This meeting was organised in partnership with the Global Health Group at the University of California, San Francisco (UCSF) and Gilead Sciences.
With some 15 million people now receiving HIV treatment the global community is more committed than ever to achieving the Sustainable Development Goals, including ending the AIDS epidemic by 2030. However, although there have been significant advances in HIV prevention and treatment, in Europe more than two million individuals are currently living with HIV and the number of new HIV infections continues to rise. According to the latest World Health Organisation (WHO) regional statistics, new HIV cases in Europe increased by 80 per cent from 2004 to 2013, largely driven by increases in Eastern Europe. Sexual transmission between men is the most common mode of transmission in Europe overall, and transmission through injecting drug use remains substantial in Eastern Europe.
Effectively addressing the HIV epidemic will require tailored approaches to meet the unique needs of Europe’s diverse populations and economies. With the availability of more effective, simpler HIV prevention and treatment options in recent years, there is an opportunity to focus on extending the reach of existing HIV services to the regions and populations that need them most. The new measure of success in HIV is not only achieving undetectable viral loads among communities, but also maintaining the health of people on HIV therapy over the long term. This includes reducing the impact of HIV-related co-morbidities and co-infections, such as hepatitis C (HCV).
This meeting explored the approaches needed in Europe to reach the UNAIDS 90-90-90 targets by 2020. It provided an opportunity to discuss maximising use of tools that are now available to reverse the epidemic, including Treatment as Prevention (TasP) and pre-exposure prophylaxis (PrEP), and identified strategies to overcome the remaining barriers, including co-infection with hepatitis C and stigma, that hinder an effective HIV response in the region.
A new era in the response to HIV in Europe
The meeting took place a few months after the United Nations General Assembly adopted the Sustainable Development Goals. UNAIDS have launched its new strategy to reverse the course of the AIDS epidemic. WHO is close to finalising critical strategies on HIV, viral hepatitis and sexual health. In the context of these global initiatives, this meeting offered the opportunity to reflect on what still needs to be done to ensure a comprehensive and accelerated European response to HIV.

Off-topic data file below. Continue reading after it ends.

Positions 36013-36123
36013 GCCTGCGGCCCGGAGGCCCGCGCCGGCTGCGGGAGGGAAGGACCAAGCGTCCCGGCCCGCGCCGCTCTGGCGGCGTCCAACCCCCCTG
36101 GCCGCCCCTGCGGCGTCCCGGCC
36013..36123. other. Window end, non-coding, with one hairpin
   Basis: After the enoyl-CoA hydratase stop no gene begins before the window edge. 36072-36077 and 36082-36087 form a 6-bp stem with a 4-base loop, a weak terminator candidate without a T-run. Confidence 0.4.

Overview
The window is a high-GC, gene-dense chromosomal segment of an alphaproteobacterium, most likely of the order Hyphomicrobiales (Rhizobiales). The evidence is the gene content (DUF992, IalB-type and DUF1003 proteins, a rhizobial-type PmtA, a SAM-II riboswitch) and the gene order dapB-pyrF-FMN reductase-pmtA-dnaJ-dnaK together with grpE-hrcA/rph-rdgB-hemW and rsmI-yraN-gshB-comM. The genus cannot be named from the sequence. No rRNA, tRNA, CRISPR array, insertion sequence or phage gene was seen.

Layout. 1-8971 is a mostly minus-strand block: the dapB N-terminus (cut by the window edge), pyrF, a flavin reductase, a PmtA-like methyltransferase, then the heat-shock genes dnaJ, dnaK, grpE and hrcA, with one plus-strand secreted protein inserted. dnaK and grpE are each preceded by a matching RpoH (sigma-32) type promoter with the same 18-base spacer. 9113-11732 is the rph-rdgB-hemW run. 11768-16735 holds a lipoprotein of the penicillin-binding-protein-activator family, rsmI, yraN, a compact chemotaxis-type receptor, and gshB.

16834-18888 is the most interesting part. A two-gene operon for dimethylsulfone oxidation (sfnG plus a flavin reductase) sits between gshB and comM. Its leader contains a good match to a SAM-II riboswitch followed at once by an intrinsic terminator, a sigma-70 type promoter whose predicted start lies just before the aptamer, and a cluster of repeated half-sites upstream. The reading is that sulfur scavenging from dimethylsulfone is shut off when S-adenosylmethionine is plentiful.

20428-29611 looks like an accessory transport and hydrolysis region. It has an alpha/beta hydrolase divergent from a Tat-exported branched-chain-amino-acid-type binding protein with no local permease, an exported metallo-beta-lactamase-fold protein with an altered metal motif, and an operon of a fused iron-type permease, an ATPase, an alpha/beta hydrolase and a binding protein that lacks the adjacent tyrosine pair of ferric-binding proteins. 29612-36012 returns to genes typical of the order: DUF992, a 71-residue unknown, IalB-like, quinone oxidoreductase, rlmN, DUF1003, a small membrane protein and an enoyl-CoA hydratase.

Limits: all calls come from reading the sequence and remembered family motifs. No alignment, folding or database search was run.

- Bring together key practitioners and opinion leaders from across Europe to discuss how to harness scientific advances in HIV therapeutics and prevention, and translate these developments into policy
- Identify approaches to overcoming barriers to access among certain high-risk European populations, drawing from demonstration projects, research and modelling studies
- Consider ways to re-conceptualise treatment and prevention as a combination approach to reducing HIV infections and discuss how best to implement these strategies to meet new global HIV targets
- Explore opportunities to integrate screening and treatment services for HIV and key co-infections, particularly hepatitis C
 By 2020, 90 per cent of people living with HIV diagnosed; 90 per cent of people diagnosed with HIV on antiretroviral therapy; 90 per cent of those on therapy virally suppressed.
Summary of the discussions
‘A new era: redefining the response to HIV in Europe’ was convened to create a high-level dialogue to generate new strategies to meet the UNAIDS target of ending the HIV epidemic by 2030. Special focus was paid to the European policies and programmes that will need to be adapted and strengthened to meet the challenges of the coming decade. Representatives of 13 European countries participated, including policymakers, clinicians, advocates, and researchers, as well as representatives from multilateral organizations. Participants highlighted opportunities and challenges and considered trends in HIV prevention and treatment, funding, and regional collaboration.
The discussions revealed the urgency of addressing HIV/AIDS in Europe, and covered a wide range of topics, including the need to address stigma, reinvigorate advocacy, increase access to pre-exposure prophylaxis (PrEP), improve testing and surveillance, reach key populations (migrants, women, people who inject drugs), research collaboratively, and address co-infections and co-morbidities. Participants agreed that policy and funding challenges necessitate a regional, pan-European effort – supported by advocates, policymakers, clinicians and multilateral organizations – to ultimately reverse the increase in new infections across Europe.
The report provides an overview of presentations and discussions, highlighting the most salient themes that emerged from the three day meeting.
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